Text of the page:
CNBC is reporting that Apple will become part of the Dow Jones Industrial Average (DJIA) beginning at the opening of trading on March 19, 2015. The company will be replacing AT&T in the group of companies that make up the DJIA.
The Dow Jones Industrial Average is the bellwether of how the American economy is doing, at least in terms of corporate share value. The index is determined by looking at how the share price of 30 companies — referred to as the “Dow 30” — did during a particular trading session.
While Apple, which is the most valuable public traded company in the world, seems like it would have been a natural to join this group, it wasn’t until the company split its stock 7-to-1 last year that it was first considered. The company would have had way too much weigh in the average, with even slight price swings producing a correspondingly large jump in the Dow. Because of the stock split and an impending 4-to-1 stock split by Visa, the timing was right for Apple to join the club.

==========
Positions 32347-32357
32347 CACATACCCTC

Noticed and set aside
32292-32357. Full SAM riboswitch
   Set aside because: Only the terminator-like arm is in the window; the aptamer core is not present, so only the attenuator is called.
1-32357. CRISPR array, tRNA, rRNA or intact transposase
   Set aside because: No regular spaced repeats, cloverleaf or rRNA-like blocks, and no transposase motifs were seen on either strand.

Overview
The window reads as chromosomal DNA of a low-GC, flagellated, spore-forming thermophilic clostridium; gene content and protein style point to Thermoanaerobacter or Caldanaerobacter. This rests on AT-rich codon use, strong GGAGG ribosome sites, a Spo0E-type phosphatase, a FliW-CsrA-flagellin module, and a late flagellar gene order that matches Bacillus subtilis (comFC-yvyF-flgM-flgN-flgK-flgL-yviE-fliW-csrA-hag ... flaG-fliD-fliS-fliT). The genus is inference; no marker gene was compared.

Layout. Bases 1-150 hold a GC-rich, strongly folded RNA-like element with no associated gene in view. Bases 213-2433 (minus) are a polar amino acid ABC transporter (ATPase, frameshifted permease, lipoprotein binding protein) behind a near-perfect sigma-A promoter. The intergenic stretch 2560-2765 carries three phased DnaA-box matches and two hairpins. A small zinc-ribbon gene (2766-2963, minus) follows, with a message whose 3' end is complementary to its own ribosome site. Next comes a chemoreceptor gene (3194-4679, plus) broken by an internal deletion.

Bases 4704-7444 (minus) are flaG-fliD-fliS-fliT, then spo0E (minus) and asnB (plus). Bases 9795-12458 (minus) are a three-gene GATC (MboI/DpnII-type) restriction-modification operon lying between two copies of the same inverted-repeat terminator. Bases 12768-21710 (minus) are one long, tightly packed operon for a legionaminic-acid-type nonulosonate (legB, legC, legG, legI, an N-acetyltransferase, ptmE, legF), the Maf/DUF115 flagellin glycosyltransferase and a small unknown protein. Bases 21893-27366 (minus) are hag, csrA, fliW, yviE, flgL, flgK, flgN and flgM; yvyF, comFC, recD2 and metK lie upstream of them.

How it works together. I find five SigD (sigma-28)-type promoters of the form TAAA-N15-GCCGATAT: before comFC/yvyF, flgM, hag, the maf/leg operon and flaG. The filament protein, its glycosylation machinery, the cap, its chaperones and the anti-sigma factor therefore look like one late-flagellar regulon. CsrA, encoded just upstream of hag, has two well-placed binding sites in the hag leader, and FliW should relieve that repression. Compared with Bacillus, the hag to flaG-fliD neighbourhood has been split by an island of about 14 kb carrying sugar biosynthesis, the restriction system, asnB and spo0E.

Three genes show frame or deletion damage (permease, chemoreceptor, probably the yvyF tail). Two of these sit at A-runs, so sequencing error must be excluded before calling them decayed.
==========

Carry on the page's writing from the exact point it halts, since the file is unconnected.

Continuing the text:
AT&T is reportedly being dropped as it has one of the lowest share prices in the current DJIA. Visa’s stock split reduced its weighting in the DJIA from 9.71 percent to 2.53, while Apple will account for about 4.66 percent of the average.
Our take on the news: Apple’s addition to the Dow 30 underscores the significance of the company to the American economy.